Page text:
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I also used to keep a box of bike supplies in my car for this purpose. Of course, like OP, the one time I pulled over to help someone, it turns out I had taken it out of my trunk a few days earlier for some reason.

This reminds me, I need to buy an extra pump for my new bike. Went out for a 5 a.m. ride this morning and realized about 15 miles in that I'd left my pump at home. Luckily didn't need it, but I shouldn't tempt fate.
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Old 09-10-19, 08:39 AM
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If I'm ever in the same situation, I hope someone like you drives by to help.
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Old 09-10-19, 09:08 AM
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I was on a ride on Saturday and I saw a woman cyclists with two tubes out and frustration on her face. I yelled, "are you Ok?". She yelled, No. I stopped, gave her a tube and a CO2 cartridge and got her tire on her rim for her. That is the sixth tube and CO2 cartridge I have given to stranded riders this year. What goes around, comes around. Hopefully, I'll find someone that can help me when I am stranded.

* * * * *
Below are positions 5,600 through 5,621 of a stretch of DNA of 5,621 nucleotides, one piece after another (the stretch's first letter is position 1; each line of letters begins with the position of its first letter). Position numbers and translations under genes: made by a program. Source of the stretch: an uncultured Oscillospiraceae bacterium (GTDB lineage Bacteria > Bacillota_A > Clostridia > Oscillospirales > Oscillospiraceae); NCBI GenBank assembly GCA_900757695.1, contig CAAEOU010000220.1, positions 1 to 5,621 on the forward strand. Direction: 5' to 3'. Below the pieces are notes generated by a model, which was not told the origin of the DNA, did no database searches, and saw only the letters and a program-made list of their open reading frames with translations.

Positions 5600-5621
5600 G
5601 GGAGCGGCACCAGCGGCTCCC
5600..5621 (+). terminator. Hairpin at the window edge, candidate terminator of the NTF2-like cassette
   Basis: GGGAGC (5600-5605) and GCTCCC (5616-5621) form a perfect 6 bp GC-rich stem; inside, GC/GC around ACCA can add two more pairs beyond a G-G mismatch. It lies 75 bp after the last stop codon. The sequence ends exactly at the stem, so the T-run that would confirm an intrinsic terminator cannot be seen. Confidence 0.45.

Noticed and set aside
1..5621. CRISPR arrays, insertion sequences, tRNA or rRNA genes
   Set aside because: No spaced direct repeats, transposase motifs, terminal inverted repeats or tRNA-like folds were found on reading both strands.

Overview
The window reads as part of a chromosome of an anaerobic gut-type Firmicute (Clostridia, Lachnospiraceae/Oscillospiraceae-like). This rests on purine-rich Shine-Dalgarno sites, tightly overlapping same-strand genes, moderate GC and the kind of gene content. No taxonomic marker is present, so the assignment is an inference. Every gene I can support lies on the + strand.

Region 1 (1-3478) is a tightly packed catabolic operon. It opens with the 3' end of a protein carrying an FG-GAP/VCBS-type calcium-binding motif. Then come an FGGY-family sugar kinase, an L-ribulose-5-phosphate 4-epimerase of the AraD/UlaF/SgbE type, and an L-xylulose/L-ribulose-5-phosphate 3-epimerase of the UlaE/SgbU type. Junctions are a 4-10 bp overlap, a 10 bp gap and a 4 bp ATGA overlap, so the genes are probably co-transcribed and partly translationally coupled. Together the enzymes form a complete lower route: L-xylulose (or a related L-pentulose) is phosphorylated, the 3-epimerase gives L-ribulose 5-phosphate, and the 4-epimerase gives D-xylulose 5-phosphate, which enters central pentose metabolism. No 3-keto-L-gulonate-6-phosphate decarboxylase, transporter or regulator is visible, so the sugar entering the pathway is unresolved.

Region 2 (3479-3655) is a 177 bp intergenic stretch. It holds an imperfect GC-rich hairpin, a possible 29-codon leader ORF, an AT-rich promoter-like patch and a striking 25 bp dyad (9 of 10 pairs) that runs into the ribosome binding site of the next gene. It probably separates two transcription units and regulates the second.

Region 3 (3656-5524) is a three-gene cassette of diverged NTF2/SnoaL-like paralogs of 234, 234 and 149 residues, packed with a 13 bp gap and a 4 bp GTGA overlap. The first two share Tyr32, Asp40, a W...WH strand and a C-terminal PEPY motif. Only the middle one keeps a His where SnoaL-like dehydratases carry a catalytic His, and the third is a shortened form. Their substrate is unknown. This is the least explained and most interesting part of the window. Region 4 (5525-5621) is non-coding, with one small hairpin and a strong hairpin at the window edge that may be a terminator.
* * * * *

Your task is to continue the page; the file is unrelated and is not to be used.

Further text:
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Old 09-10-19, 09:17 AM
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First of all: good on you, and I hope if I'm ever in a situation of need, someone with your mentality and good intent comes along!

re: the "Call of Shame"--I used to ride with a complete kit to fix my tires, levers, pump, multitool, two spare inner tubes (just in case of the dreaded double flat!). Along with phone, keys, credit card, etc...it started getting very bulky. Plus going with progressively more aero and lighter bikes, while trying to gain speed...it was all too much. I was on a search for ever more streamlined saddle bags, but the race-style saddles coming with my race and aero bikes would make mounting them more and more difficult. Even when I did get them to mount, it often looked awkward and bulky.